Corn prices on the Chicago Board of Trade rose sharply to 10-year highs Thursday, on concerns about the size of the U.S. corn crop and ongoing demand for ethanol.
With corn surging, wheat and soybeans prices also climbed.
December corn gained 11.25 cents to $3.4475 per bushel, trading at their highest levels in more than 10 years.
March corn rallied 12.25 cents to $3.5925 a bushel.
New life-of-contract highs were set through the September 2008 contract.
Surging demand for corn from the domestic ethanol industry and exporters has led the market higher for most of the fall.
Although the United States is projected to harvest the third-largest crop in history, concerns about the effect that wet weather had in parts of the U.S. Midwest this fall has market participants concerned that the Agriculture Department could reduce its November crop production estimate set for release next week, after trimming its estimate in October to 10.905 billion bushels.
"The market has rallied over $1 since September, and corn has attracted the outside investment community, but at the same time corn has underlying fundamental support," said Shawn McCambridge, senior grain analyst at Prudential Financial in Chicago. That increased participation confirms the validity of the run-up and reduces selling interest, he added.
Meanwhile, in other CBOT trading, November soybeans finished 3.25 cents higher at $6.4825 a bushel, and January soybeans ended 13 cents higher at $6.6125 a bushel. December soymeal settled $2.20 higher at $195.30 per short ton, while December soyoil ended 0.03 cents higher at 27.50 cents a pound.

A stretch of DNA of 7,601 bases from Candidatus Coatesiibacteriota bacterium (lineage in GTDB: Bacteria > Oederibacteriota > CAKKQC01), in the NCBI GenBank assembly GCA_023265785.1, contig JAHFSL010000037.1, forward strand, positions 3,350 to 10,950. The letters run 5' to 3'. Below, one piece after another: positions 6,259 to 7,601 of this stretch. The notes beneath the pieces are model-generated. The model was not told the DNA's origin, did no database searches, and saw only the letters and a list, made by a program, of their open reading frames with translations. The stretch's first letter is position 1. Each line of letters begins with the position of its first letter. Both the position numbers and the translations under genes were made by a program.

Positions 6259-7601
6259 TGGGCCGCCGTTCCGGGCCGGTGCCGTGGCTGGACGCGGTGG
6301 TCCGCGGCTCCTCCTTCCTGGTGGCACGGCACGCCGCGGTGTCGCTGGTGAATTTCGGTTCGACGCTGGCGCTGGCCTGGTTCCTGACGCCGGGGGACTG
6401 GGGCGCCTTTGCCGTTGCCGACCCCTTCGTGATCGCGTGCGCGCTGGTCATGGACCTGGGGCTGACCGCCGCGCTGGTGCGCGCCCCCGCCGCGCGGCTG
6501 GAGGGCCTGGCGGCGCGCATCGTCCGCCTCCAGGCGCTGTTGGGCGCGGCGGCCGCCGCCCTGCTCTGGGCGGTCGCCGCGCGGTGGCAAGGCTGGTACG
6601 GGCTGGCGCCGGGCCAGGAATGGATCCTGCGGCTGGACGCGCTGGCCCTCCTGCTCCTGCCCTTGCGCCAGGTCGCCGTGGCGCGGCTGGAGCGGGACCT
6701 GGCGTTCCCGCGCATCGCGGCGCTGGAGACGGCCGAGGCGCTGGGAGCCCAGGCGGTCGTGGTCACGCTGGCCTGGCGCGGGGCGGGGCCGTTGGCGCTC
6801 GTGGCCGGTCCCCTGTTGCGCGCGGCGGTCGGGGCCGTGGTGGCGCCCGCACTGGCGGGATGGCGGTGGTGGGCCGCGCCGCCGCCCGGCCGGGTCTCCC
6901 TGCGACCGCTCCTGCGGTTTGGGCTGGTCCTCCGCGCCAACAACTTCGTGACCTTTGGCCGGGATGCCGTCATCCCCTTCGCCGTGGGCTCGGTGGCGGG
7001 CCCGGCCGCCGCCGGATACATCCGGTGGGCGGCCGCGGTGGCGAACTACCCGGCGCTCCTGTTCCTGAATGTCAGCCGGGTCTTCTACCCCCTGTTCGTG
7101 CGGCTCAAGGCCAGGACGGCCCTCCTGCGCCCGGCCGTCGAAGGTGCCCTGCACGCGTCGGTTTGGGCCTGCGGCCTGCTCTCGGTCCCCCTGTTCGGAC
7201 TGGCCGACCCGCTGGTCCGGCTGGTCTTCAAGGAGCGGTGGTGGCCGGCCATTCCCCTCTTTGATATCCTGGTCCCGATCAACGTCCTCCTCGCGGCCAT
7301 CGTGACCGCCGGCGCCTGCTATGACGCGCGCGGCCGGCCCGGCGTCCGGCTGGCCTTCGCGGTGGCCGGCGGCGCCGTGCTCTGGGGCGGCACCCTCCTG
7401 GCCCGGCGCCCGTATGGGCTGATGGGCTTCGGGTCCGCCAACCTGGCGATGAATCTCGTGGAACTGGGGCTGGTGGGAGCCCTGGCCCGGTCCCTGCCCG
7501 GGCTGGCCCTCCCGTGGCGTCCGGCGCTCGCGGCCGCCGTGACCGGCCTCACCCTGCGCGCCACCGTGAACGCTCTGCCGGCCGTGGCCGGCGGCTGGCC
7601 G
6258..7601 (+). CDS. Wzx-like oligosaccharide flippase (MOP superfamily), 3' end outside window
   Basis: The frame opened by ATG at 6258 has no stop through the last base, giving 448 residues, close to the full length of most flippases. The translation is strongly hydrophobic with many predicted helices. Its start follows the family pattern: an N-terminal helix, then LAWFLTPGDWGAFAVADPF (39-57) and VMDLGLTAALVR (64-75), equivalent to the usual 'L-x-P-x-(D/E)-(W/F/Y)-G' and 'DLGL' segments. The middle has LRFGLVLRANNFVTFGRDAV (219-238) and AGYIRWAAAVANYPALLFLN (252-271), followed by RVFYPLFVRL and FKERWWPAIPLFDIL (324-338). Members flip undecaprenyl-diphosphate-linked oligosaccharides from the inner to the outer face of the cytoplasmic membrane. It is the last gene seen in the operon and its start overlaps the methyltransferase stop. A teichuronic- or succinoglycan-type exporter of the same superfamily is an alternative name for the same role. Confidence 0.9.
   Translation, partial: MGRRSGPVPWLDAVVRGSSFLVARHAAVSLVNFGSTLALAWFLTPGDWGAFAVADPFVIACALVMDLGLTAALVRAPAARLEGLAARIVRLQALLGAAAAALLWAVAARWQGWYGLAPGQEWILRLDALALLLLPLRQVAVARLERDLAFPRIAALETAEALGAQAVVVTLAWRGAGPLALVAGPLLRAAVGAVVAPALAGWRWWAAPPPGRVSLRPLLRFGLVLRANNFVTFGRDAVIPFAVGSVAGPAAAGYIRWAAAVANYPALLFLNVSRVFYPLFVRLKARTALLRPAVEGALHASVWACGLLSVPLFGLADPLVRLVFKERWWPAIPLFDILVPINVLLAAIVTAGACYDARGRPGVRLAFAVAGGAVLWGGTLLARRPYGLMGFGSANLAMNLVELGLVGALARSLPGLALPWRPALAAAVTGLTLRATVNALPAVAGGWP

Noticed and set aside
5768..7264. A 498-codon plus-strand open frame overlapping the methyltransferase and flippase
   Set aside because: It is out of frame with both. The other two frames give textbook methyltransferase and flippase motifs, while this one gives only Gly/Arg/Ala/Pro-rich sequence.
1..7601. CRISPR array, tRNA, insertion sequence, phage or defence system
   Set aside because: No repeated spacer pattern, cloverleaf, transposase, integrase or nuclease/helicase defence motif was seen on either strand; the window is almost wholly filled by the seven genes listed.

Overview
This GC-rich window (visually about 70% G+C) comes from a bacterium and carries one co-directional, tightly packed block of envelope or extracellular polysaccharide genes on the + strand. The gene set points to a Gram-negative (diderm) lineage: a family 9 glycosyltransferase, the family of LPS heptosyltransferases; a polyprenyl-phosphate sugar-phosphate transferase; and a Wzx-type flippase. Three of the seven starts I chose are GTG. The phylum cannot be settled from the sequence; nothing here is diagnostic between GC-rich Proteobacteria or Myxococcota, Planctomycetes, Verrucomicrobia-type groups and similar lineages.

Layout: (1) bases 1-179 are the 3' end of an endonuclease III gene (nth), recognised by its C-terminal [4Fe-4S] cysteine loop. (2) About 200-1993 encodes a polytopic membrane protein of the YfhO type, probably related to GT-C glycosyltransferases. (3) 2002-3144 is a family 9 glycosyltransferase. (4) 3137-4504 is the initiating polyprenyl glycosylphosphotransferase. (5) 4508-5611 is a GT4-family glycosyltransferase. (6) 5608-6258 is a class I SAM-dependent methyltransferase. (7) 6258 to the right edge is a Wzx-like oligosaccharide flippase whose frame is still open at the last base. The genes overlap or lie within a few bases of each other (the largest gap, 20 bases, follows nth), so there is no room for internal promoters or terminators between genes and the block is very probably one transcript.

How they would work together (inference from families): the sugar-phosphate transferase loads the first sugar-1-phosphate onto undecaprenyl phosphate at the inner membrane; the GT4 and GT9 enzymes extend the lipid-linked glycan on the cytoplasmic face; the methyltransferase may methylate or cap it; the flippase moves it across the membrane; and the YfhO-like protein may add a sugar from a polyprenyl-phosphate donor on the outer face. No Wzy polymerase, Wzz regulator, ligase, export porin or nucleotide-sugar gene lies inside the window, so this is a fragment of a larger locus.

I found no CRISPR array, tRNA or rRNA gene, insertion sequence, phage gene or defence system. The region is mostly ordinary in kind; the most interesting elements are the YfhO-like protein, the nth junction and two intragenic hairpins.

December CBOT wheat settled 4.25 cents higher at $4.92 per bushel, December Kansas City Board of Trade wheat ended 4 cents higher at $5.23 a bushel, and December Minneapolis Grain Exchange wheat closed 4.5 cents higher at $5.04 a bushel.
Strong gains were also posted by precious metals futures on the New York Mercantile Exchange.
Gold and silver futures leaped to fresh eight-week highs, pushed up by a batch of negative U.S. economic data.
At settlement, the benchmark December gold contract was up $8.50 at $627.80 a troy ounce. Earlier, the contract hit an eight-week high of $628.30 an ounce.
The most-active December silver contract hit an eight-week high of $12.67 an ounce. It then later settled at $12.65 an ounce, up 17.5 cents on the day.
"The fact is that (U.S.) labor costs are at 24-year highs, meaning that there is inflation built into the system, and when it is built into labor it is seen as the beginning of the biggest escalation of inflation," said Tom O'Brien, analyst and publisher of The Gold Report.
January platinum reached a six-week high of $1,168 an ounce. The contract later settled at $1,164.20 an ounce, up $63.50 on the day.
December palladium closed $2.65 stronger at $326.75 an ounce.
December copper contract rose 5.05 cents to settle at $3.2915 per pound.
In Nymex energy trading, crude oil futures fell to a two-week settlement low as traders eyed forecasts for warm U.S. November weather and questioned the ability of the Organization of Petroleum Exporting Countries to deliver on planned production cuts.
The front-month December light, sweet crude contract fell 83 cents, or 1.4 percent, to $57.88 a barrel, the lowest settlement for a front-month contract since Oct. 20, when crude hit an 11-month low.
December heating oil fell 1.18 cents to $1.6397 a gallon, and front-month December unleaded gasoline fell 0.99 cents to $1.4531 a gallon.
Natural gas for December delivery settled 10.2 cents higher Thursday at $7.814 a million British thermal units.
On the New York Board of Trade, cocoa futures rose with help from industry buying. The December contracts climbed $27 to settle at $1,490 a metric ton.
March futures on raw sugar in foreign ports settled 0.03 cents higher at 11.53 cents a pound.
Arabica coffee futures for December delivery closed 1.9 cents higher at $1.1055 a pound.
December cotton rose 0.40 cents to settle at 49.18 cents a pound.